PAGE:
The estimable Fowler (Sister Noon, 2001, etc.) offers a real delight as she follows the lives of six members of a book club.
Not a moment passes without its interest as we meet Jocelyn (who raises Rhodesian Ridgebacks); her best friend since girlhood, Sylvia (née Sanchez); Sylvia’s daughter Allegra, an artist who’s now 30 and a lesbian; high-school French teacher, Prudie, 28 and flighty; the talkative Bernadette, turning 67 and the oldest; and the only man, Grigg Harris, unmarried, in his 40s, new to the neighborhood—and a science-fiction buff who’s never read Jane Austen. Month by month, the group meets at one house or another to discuss the agreed-upon book, and all the while Fowler keeps things moving with a fine and inventive dexterity, lingering in the present at one moment, dipping way back into the adolescent years of Jocelyn and Sylvia at another (Sylvia marries Jocelyn’s boyfriend; Jocelyn remains single), sometimes touching on the life of Austen herself, then popping back to escort us through Grigg’s plain but fascinating history (he had three sisters, no brother), or to let us in on what makes Prudie flighty, how many husbands Bernadette had, or what happened when Allegra jumped from an airplane. Much of the charm lies in the book discussions themselves—never dry, ever revealing, always on the psychological mark—and much indeed also lies in the many perfect Austen-esque moments, situations, misunderstandings, recognitions, and reversals that make up the web and woof of the novel. We learn early that after 30 years of perfect marriage Sylvia’s husband has left her. That event, in one way or another, will touch on everyone, and before the end there’ll be a positively lovely re-sorting of relationships, places, and positions, all done in today’s most perfect emulation of Jane that you could ever imagine.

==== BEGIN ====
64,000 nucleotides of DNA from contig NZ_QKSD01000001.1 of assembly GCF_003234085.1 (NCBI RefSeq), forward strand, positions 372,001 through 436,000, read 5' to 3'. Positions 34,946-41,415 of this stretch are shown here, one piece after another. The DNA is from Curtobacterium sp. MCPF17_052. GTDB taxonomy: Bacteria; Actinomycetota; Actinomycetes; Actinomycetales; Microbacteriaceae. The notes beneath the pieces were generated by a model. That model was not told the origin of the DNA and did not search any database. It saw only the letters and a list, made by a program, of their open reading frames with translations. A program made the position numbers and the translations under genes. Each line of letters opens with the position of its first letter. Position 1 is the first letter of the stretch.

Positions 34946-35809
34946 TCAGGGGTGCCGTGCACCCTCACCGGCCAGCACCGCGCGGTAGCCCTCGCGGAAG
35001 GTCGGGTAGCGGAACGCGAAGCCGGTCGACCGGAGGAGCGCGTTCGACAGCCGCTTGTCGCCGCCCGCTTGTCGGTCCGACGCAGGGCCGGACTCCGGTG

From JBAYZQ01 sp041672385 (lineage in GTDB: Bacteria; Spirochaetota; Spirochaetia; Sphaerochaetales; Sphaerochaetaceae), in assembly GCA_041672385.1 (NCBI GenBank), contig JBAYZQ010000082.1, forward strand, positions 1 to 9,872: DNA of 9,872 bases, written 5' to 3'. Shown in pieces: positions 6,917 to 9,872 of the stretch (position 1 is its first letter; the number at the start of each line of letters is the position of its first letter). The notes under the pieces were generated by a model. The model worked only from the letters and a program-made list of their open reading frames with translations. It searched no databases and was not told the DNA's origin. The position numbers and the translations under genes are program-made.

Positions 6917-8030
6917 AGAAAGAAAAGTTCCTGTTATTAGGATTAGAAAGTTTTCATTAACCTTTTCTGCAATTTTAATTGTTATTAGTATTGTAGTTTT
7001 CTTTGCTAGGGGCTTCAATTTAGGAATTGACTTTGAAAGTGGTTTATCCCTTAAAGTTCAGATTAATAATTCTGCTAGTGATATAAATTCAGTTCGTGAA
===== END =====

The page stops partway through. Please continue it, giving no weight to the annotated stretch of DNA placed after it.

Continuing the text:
Bright, engaging, dexterous literary entertainment for everyone, though with many special treats and pleasures for Janeites.